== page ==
The Coalition for Tobacco-Free Hawai‘i diligently works to identify strategies to advance tobacco control and…
On November 8, over fifty supporters and members of the Coalition for a Tobacco-Free Hawai‘i attended our annual Stakeholders Meeting at the ‘Alohilani Resort in Waikīkī. The theme for the gathering was “The Bitter Taste of Deception.” Our keynote speaker, Dr. Robert Jackler, spent the morning weaving together the story of how the marketing and advertising power of the tobacco industry initially provided the impetus for adult smoking, but today has taken a back seat to the industry’s use of flavored e-cigarettes to continue to addict the next generation of customers. In 2006, Dr. Jackler, a Stanford professor, founded the research group Stanford Research Into The Impact of Tobacco Advertising (SRITA). Since then, SRITA has accumulated a collection of over 60,000 original tobacco advertisements that now reside in the National Museum of American History of the Smithsonian Institution and maintains an extensive online digital collection. Dr. Jackler has provided testimony as a subject matter expert during the recent litigation against JUUL and was recently featured in Big Vape: The Rise & Fall of JUUL, the documentary series on Netflix based on a book of the same name. The goal of his presentation, as he stated, was to “provide regulators, legislators and the public, detailed analyses of tobacco industry advertising campaigns to support informed policy decisions,” and he had a captive audience.
Keynote Speaker: Dr. Robert Jackler
It became clear that Dr. Jackler was very knowledgeable in multiple areas of tobacco history, showcasing multiple examples of tobacco advertising from the early 2000s that used the exact same themes, messaging, and design elements as ads from the 1930s. Dr. Jackler highlighted the ongoing decline of American cigarette sales since 1980 and the transition to e-cigarette brands by transnational tobacco companies since 2007. “With the sales of conventional cigarettes declining, the tobacco industry is diversifying its nicotine delivery product lines to include e-cigarettes, heated tobacco, and novel oral nicotine brands. These novel product lines come in a wide variety of youth-appealing flavors. Once hooked on nicotine, youth begin to explore a variety of tobacco products, with some graduating to combustible cigarettes,” said Dr. Jackler.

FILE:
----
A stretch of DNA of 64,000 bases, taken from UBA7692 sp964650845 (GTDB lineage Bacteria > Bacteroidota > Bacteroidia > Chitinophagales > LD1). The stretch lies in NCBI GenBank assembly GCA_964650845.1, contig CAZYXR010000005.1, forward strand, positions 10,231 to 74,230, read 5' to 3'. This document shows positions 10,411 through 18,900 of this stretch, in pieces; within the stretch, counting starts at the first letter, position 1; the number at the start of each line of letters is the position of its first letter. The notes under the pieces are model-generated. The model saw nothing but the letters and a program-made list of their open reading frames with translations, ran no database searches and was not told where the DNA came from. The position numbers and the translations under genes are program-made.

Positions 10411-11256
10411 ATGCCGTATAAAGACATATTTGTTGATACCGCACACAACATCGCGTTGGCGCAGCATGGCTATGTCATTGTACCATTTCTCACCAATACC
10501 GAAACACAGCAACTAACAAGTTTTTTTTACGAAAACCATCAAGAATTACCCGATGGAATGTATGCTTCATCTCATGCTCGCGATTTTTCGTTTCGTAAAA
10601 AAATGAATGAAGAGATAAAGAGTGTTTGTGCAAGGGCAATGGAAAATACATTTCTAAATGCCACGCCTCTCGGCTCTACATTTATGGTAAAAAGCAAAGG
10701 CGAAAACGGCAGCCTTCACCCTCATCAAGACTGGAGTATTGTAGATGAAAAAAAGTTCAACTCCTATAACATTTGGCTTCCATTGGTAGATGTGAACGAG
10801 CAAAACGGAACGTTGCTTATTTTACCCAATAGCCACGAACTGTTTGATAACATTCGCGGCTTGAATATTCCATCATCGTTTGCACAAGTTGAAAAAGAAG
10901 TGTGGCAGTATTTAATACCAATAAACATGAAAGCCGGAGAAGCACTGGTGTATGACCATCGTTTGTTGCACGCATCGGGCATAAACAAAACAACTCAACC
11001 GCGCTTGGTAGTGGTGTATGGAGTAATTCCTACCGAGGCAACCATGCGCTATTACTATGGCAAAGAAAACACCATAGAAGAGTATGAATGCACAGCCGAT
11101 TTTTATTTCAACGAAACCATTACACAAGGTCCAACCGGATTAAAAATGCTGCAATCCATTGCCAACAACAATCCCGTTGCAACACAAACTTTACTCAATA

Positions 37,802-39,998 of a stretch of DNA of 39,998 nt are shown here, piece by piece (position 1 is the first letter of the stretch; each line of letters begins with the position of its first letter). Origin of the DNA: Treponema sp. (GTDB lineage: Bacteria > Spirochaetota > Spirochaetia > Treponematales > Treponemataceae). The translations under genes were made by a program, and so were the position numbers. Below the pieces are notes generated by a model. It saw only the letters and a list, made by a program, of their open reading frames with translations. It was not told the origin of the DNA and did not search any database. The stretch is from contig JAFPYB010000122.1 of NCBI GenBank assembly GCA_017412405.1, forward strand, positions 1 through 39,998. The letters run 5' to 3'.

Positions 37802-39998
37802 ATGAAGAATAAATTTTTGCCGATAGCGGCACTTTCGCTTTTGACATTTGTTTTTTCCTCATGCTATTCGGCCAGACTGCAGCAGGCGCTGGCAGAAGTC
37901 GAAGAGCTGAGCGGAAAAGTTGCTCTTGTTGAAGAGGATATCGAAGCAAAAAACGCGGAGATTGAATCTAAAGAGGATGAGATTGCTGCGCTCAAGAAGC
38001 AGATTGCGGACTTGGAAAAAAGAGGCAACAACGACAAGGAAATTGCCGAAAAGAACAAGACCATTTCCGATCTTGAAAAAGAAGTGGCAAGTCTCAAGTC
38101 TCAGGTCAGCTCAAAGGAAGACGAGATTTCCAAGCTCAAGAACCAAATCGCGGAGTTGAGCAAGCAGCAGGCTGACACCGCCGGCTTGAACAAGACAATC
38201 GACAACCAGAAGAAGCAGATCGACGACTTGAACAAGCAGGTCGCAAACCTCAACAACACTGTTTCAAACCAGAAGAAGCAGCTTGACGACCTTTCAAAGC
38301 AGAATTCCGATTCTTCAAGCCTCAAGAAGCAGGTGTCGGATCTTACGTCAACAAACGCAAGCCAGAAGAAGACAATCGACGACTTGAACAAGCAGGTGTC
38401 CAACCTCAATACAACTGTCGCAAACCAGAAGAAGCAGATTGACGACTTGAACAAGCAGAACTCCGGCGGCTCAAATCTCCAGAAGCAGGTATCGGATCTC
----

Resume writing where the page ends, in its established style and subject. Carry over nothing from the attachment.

Once the foundation was laid, Dr. Jackler’s keynote began to zero in on four main subject areas: flavors in tobacco products, menthol marketing, industry efforts to escape from menthol regulation, and greenwashing by tobacco companies. “Tobacco-flavored nicotine products have little appeal to teenagers, but in droves, they are attracted to sweet and fruity flavored tobacco products,” said Dr. Jackler. He continued, “The way to reduce smoking in the adult population is to keep kids from starting in the first place.” Dr. Jackler also shared valuable insights into tobacco advertising and marketing campaigns specific to Hawai‘i, shedding light on the historical significance of menthol marketing in the state and correlating that to the current youth vaping epidemic driven by flavors. The tobacco industry’s targeting of the African-American community is well documented and is often the driving force behind current efforts to remove menthol cigarettes from the marketplace. Lesser known is the tobacco industry’s similar tactics of marketing menthol cigarettes in Hawai‘i. One of the older advertisements featured in Dr. Jackler’s presentation shows a surfing penguin in a 1935 print advertisement for KOOL menthol cigarettes. Dr. Jackler also showed a short film clip from the Jack Benny television show in 1953 sponsored by Lucky Strike cigarettes depicting a Hawaiian-themed musical interlude complete with a hula dancer adorned with a lei made from Lucky Strike cigarettes. Tobacco companies have sponsored and promoted their products at local events and festivals in Hawai‘i and have incorporated Hawaiian themes and imagery into their marketing campaigns. A most recent example is the vape company Aloha Sun, whose branding, advertising, and flavor profiles closely resemble Aloha Maid and Hawaiian Sun soft drinks.